Type of housing unit

(Derived variable)
Notes to users
This variable combines information from H23a in Questionnaire A (type of housing unit) and H23 in Questionnaire C (type of institution). However the variable does not include the non-institutional collective living quarters from H23 in Questionnaire A, so is probably of less use than the 'Type of living quarters (comprehensive)' variable above.

Question H-23a (A-type questionnaire)

In Question H23a in Questionnaire A, each household in a housing unit was asked which type of housing unit the household occupied. An instruction was included on the questionnaire to the effect that where a household lived in more than one dwelling, they should indicate the type of the main dwelling.

The following options were provided:
House or brick structure on a separate stand or yard
Traditional dwelling/hut/structure made of traditional materials
Flat in a block of flats
Town/cluster/semi-detached house (simplex, duplex or triplex)
House/flat/room, in backyard
Informal dwelling/shack, in backyard
Informal dwelling/shack, NOT in backyard, e.g. in an informal/squatter settlement
Room/flatlet not in backyard but on a shared property
Caravan or tent
Private ship/boat
Other (specify)
The number of responses for 'other' was so few that results for this category are unusable in tables produced at lower geographical levels. For this reason, the category 'other' was removed and re-allocated amongst the valid values during the editing process. The information will, however, be available in the raw data.

For institutions that completed the C-type questionnaire, Question H23 was: 'Which type of institution or collective living quarters is this?'

Respondents were asked to choose one of the following options:
Tourist hotel/motel
Hospital/medical facility/clinic/frail-care centre
Childcare institution/orphanage
Home for the disabled
Boarding school hostel
Initiation school
Convent/monastery/religious retreat
Defence force barracks/camp/ship in harbour
Prison/correctional institution/police cells
Community or church hall
Refugee camp/shelter for the homeless
Homeless
Other (specify)
A homeless person is a person with no form of shelter on census night and no known residential address. Homeless people tend to move around and sleep in places that cannot be considered as housing units, such as shop doorways or bus shelters. For 'Homeless', this question was the end of the interview. The subsequent questions H-24 (Rooms), H-25 (Piped water), H-26 (Source of water), H-27 (Toilet facilities), H-28 (Energy/Fuel), H-29 (Household goods) and H-30 (Refuse or rubbish) are thus not applicable to 'homeless' people.

The number of responses for 'other' was so few that results for this category are unusable in tables produced at lower geographical levels. For this reason the category 'other' was removed and re-allocated amongst the valid values during the editing process.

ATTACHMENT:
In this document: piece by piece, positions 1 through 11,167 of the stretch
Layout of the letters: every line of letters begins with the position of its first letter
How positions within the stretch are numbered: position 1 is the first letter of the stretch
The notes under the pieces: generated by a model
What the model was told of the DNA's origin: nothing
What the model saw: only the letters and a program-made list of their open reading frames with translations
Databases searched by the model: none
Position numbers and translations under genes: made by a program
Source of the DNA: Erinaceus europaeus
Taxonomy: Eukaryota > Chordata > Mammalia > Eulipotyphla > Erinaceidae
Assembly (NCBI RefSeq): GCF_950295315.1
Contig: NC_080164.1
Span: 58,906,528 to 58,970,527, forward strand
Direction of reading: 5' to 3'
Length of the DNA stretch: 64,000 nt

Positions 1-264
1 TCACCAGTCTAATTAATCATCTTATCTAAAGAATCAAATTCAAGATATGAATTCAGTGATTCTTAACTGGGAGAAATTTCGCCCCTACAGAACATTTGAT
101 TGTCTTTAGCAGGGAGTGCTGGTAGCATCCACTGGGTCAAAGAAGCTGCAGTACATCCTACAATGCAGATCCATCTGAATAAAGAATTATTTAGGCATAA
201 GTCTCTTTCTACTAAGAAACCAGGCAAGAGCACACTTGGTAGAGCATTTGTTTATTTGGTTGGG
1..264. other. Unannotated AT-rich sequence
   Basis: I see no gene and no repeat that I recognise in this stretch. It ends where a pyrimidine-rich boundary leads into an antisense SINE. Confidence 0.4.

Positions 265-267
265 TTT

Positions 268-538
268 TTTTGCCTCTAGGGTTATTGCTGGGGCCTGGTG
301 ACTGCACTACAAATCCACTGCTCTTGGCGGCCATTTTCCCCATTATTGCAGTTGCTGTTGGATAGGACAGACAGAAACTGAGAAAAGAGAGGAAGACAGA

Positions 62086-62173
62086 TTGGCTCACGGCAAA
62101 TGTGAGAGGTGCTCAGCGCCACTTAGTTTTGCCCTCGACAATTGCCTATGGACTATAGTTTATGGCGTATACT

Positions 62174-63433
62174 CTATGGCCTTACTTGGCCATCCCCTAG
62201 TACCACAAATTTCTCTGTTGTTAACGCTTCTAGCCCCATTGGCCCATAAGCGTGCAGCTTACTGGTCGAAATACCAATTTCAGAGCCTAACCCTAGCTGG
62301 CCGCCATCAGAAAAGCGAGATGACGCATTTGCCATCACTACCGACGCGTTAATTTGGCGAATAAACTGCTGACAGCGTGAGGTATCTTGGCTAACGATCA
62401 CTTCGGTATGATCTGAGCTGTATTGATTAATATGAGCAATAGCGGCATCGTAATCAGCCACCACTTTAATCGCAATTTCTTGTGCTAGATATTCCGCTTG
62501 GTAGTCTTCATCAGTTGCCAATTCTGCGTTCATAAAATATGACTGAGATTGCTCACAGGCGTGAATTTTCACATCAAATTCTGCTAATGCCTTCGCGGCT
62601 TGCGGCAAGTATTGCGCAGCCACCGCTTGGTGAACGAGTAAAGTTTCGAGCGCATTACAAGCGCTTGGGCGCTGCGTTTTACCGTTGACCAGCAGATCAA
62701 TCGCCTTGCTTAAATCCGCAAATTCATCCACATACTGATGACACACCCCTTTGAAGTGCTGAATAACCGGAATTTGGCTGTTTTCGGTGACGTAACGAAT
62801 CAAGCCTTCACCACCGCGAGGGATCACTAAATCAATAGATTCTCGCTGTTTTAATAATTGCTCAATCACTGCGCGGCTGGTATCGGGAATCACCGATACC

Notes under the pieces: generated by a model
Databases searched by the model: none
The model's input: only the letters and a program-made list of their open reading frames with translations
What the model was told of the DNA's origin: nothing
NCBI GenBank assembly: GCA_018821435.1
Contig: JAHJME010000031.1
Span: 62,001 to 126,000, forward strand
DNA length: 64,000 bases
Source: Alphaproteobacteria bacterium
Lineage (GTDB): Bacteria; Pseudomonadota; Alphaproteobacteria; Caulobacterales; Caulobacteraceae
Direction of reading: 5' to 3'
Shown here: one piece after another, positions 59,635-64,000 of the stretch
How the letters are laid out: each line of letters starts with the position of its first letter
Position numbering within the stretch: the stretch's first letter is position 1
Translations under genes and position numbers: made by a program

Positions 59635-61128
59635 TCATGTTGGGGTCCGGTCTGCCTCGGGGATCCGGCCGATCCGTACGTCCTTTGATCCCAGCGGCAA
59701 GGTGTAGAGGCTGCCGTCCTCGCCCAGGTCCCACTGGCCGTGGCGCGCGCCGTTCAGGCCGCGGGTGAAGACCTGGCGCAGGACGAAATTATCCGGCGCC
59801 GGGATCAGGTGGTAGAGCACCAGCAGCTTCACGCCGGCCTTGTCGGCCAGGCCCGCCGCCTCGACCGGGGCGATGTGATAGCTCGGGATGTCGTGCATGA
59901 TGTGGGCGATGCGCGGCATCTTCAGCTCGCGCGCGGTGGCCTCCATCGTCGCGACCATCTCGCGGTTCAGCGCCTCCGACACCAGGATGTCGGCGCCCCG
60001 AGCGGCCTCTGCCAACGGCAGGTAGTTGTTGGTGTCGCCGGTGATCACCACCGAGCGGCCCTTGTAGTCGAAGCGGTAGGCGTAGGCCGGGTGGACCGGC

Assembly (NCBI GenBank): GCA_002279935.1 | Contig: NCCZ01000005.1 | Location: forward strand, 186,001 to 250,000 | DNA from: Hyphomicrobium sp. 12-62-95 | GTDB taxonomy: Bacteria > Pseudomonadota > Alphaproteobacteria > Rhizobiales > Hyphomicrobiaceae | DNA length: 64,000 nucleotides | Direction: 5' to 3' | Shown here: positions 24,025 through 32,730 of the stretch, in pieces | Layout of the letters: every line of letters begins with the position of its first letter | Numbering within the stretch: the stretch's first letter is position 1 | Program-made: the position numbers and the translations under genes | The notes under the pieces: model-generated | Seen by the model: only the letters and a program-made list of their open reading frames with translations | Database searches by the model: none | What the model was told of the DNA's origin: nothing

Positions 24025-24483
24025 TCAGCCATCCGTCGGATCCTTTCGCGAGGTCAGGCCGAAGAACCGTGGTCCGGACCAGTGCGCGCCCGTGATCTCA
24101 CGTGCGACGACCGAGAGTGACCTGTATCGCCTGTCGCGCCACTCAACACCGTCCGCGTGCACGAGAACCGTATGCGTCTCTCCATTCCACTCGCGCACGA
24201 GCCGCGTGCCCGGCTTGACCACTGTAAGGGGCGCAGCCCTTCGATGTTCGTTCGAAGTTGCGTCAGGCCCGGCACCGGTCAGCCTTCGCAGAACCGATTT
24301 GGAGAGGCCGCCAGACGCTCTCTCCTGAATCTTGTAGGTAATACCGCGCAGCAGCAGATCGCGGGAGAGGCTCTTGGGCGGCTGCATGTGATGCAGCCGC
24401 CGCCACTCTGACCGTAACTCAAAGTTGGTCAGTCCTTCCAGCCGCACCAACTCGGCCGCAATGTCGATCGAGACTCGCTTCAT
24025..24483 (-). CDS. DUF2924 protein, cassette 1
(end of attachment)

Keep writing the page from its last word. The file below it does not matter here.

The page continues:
Universe
All households (A-type questionnaires) with 'Type of living quarters' equal to 'Housing unit' (Code 1 in question H-23), and all persons in institutions (C-type questionnaires). This variable does not include households living in residential hotels, students' residences, homes for the aged or workers' hostels (Codes 2--5 in question H-23 from A-type questionnaires).

More than one dwelling

Question H-23b
Notes to users
The question 'Does this household occupy more than one dwelling on this site?' was asked of each household living in a housing unit.

The question referred only to dwellings on the same site.

Only two options were available: 'Yes' and 'No'.
Universe
Only households (A-type questionnaires) with 'Type of living quarters' equal to 'Housing unit' (Code 1 in question H-23).

This question was not applicable to households living in residential hotels, students' residences, homes for the aged or workers' hostels (Codes 2--5 in question H-23).

Rooms

Question H-24
Notes to users
This question was asked for households and institutions. Households were asked, 'How many rooms including kitchens are there for this household?' Institutions were asked, 'How many rooms including kitchens are there for this institution?' Respondents were asked to count all rooms, but exclude bathrooms, sheds, garages, stables, etc. unless there were people living in those rooms. One household could occupy one or more rooms, and in some cases, more than one household could share the same room. This question was asked not to establish the number of rooms in the housing unit, but how many rooms the household was using.

It is recommended that any analysis of this question should be done separately for households in housing units (A-type questionnaire, with 'Type of living quarters' equal to 'Housing unit' (Code 1 in question H-23) and institutions (C-type questionnaire).
Universe
All households (A-type questionnaires) with 'Type of living quarters' equal to 'Housing unit' (Code 1 in question H-23) and institutions (C-type questionnaires), but excluding the homeless.

Sharing one room

Question H-24a
Notes to users
The question 'Are there two or more households sharing a single room?' was asked only for households that reported occupying only one room, i.e. those who wrote '1' in the appropriate box of question H-24 (Number of rooms).

Only two options were available: 'Yes' and 'No'.
Universe